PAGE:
If it had happened on 1st April nobody would have believed it - but Microsoft has posted its first piece of open source-approved software.
The software giant has released the Windows Installer XML (WiX) toolset, which builds Windows installation packages from XML source code, to SourceForge.net, the open source developer community.
The project, originally developed within Microsoft, was released under the Common Public Licence, an externally created open source licence.
With this release, developers outside Microsoft can take advantage of the same toolset that is used to create installation packages (MSI and MSM files) for Microsoft products such as Office and SQL Server.
Internal Microsoft teams working on products such as Office, SQL Server, BizTalk, Virtual PC and Instant Messenger use WiX to build their MSI and MSM files today.
A Microsoft spokeswoman told vnunet.com: "Microsoft is committed to providing the tools for developers to be successful.
"Many SourceForge projects are based on Windows. The WiX technology will be beneficial to a broad array of project developers as they seek to build better Windows software."
On his website, Microsoft developer Rob Mensching, who worked on the tool in his free time and drove the release, explained that the open source move was the result of "many people's efforts to improve Microsoft from the inside out".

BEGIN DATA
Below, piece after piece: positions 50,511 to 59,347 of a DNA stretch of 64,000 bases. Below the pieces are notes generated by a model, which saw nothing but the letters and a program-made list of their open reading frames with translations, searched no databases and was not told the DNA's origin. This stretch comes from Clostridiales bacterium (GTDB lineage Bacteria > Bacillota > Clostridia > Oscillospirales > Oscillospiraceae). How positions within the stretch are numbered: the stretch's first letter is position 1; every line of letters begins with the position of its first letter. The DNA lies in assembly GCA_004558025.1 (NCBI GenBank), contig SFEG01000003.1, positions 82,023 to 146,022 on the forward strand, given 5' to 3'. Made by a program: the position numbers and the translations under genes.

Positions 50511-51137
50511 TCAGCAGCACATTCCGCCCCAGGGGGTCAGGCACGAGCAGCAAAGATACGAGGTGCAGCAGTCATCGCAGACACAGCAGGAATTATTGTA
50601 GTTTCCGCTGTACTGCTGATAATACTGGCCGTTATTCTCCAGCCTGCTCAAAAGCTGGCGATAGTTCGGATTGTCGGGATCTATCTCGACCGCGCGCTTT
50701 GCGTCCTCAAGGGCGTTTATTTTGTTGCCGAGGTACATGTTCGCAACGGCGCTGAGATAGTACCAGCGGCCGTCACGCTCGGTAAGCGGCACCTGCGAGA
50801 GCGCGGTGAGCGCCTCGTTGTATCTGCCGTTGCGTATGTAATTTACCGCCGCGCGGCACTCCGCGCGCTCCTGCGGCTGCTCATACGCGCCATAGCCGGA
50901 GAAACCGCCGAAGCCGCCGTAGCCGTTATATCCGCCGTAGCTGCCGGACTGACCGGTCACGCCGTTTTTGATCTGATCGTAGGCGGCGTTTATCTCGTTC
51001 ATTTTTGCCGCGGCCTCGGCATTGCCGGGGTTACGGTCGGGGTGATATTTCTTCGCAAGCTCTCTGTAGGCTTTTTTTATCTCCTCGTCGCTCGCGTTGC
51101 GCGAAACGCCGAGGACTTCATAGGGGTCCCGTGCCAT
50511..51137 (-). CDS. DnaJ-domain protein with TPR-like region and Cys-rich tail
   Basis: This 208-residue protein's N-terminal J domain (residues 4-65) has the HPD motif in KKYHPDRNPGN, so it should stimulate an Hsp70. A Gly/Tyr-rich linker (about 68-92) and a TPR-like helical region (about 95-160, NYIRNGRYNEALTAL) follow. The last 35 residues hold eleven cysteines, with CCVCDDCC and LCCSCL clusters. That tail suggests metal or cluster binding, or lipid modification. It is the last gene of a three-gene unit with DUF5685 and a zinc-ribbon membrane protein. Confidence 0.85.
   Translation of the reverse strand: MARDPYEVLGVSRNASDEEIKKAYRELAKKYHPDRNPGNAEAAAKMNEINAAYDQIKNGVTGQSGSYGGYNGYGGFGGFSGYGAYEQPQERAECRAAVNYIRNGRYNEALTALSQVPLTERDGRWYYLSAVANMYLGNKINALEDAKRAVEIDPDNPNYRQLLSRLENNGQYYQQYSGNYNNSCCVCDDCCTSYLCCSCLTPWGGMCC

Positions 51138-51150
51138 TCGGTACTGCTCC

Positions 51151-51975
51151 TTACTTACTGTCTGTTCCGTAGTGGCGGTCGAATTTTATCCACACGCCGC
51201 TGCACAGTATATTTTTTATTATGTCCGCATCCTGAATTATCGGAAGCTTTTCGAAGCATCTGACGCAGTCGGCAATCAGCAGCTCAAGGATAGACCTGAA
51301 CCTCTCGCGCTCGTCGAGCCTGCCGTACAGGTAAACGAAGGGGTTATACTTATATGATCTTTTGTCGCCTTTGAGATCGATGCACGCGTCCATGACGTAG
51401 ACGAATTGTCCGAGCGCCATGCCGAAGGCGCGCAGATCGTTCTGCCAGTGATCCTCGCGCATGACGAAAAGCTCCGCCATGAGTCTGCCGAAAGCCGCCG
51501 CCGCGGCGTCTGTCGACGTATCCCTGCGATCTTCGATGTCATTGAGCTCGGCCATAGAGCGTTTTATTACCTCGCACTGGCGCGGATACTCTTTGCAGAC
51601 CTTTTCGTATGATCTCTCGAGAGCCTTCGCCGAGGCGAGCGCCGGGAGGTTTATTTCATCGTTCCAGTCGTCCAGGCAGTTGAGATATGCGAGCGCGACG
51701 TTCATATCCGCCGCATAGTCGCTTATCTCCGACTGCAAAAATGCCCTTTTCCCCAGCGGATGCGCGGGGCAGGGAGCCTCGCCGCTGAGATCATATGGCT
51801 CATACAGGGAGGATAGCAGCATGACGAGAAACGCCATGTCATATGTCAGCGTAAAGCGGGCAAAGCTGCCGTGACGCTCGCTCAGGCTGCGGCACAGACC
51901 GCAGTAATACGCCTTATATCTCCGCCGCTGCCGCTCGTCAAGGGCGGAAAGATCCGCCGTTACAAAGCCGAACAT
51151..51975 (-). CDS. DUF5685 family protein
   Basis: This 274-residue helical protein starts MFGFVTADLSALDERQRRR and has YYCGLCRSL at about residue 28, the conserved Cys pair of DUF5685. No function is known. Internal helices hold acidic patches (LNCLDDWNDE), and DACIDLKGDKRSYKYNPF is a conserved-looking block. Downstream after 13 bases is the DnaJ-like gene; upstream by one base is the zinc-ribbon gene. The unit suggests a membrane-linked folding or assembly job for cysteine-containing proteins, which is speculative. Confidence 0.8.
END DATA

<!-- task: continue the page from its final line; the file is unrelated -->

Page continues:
"I'm not exactly sure what is going to happen next but I'm sure there are quite a few people who are interested to see where this leads," he said.
"Personally, all I hope is that if you find WiX useful then you'll join the community and help us improve the toolset."
How NoSQL database technology and IoT sensors are being put to work saving endangered elephants and tigers
MarkLogic's David Northmore reveals how Dutch social enterprise Sensing Clues is using the latest technology to track poachers and protect endangered species
TSB IT fiasco has "all the hallmarks of an IT meltdown", claims Treasury Committee chair Nicky Morgan MP
The first appeals over Apple's Irish taxes will take place in the autumn, confirms Ireland's finance minister
Stephenson will design the inside and outside of the futuristic Lillium jet.